SLSC recommends review into consultation process following IER campaign

17 January 2013 Following a campaign by the IER, the Secondary Legislation Scrutiny Committee (SLSC) has urged the government to conduct an immediate, independent review into its new approach to consultation.

17 Jan 2013| News

17 January 2013

Following a campaign by the IER, the Secondary Legislation Scrutiny Committee (SLSC) has urged the government to conduct an immediate, independent review into its new approach to consultation.

In its report, which was based on oral evidence from Cabinet Office Minister responsible for coordinating government policy Oliver Letwin, and written evidence gathered during a public consultation, the Committee said it was not satisfied the Coalition’s changes to the way consultations are run is working.

The government’s new approach to consultation includes cutting some consultation periods – at the discretion of the ministers responsible – to as little as two weeks or declining to have them at all in some situations. Furthermore, the government has suggested that consultations should “digital by default”.

There were 550 responses to the SLSC’s consultation, 477 of them were sent as part of the IER’s email campaign. We also submitted an official response authored by Roger Jeary, while other evidence was received by the Committee from organisations across the labour movement, third sector and private sector.

The new approach was also recently criticised during the Grand Committee stage of the Enterprise and Regulatory Bill, where the government was accused of playing dirty.

“We were struck both by the volume of submissions that we received, and by the extent of concerns expressed across groups from civil society,” the SLSC said.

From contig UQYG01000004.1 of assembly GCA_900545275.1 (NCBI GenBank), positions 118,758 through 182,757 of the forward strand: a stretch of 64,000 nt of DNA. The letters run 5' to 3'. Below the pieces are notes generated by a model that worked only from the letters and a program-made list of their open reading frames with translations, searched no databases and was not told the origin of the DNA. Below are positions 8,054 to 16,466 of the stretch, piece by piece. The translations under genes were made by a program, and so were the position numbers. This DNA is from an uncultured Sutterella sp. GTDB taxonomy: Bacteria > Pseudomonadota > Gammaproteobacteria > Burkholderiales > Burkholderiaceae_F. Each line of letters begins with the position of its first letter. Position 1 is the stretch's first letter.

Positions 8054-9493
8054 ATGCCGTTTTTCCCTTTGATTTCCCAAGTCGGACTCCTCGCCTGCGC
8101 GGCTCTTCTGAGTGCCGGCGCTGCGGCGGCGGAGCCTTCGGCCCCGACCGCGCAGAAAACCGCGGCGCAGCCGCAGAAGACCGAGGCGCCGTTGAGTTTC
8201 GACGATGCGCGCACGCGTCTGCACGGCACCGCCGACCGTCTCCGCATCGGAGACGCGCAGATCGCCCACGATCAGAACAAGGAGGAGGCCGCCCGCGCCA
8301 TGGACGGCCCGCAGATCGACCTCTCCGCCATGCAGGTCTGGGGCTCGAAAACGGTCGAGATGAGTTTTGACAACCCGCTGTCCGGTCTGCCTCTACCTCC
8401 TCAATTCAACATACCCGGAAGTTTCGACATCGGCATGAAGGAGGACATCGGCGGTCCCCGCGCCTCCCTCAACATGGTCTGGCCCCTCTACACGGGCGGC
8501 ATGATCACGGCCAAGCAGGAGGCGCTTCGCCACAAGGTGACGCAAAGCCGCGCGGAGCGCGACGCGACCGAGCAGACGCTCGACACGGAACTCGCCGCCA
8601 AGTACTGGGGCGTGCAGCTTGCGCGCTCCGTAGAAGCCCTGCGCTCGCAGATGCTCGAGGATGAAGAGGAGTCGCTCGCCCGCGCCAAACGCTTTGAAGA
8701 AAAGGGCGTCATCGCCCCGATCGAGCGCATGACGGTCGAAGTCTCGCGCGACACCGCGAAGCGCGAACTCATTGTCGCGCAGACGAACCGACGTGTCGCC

“In the light of the evidence, we call on the Government to recognise that the July 2012 Principles are failing to provide the consistency and transparency that others look for in consultation exercises,” it added.

The SLSC’s recommendations are as such:

We urge the Government:

· to ensure that the forthcoming review of the July 2012 Consultation Principles draws on concerns voiced in written evidence to us, and particularly on a widely expressed preference for a 12-week standard duration;

· to recognise that six weeks is regarded as the minimum feasible consultation period, save in circumstances which would be generally recognised as exceptional (and not defined as such by Government alone);

· to ensure that consultation periods do not clash with holidays or peak periods of activity for the target group; and

· to respond to the wish for the Government to engage with key interest groups prior to launching any public consultation, so as to agree broad outlines.

We recommend that:

· the review of the Principles should be launched in January and publish its findings by Easter 2013 ;

· the review should be carried out by a unit independent of Government, to ensure that its findings are seen as objective; and

· a Stakeholder Reference Group should be convened to provide input to the review team, with members from across civil society.

We also urge the Government:

· to recognise that a “digital by default” approach may exclude vulnerable and other groups, and may constrain comments from those who do respond;

· to demonstrate more clearly that the commitment to wider engagement with vulnerable and hard-to-reach groups is being delivered in practice;

· to reinforce the commitment to wider engagement in any revision of the Principles; and

· to introduce, as soon as possible, a single website listing open consultations in the order in which they close.

We also recommend that:

· revision of the Principles should make it explicit that Departments should always publish a timely Government response to a consultation process;

· the Government should strengthen the oversight role of the Cabinet Office in relation to the co-ordination, conduct and communication of consultation exercises across Departments, to monitor compliance with the Principles; and

· the Government should make clear what redress is open to stakeholders if they consider that any consultation does not comply with the published Principles.

Finally, we recommend that, before placing any new deregulatory Bill before Parliament, the Government should carry out an effective process of public consultation, in the spirit of the Minister’s assurances to us.

Click here to read the full report

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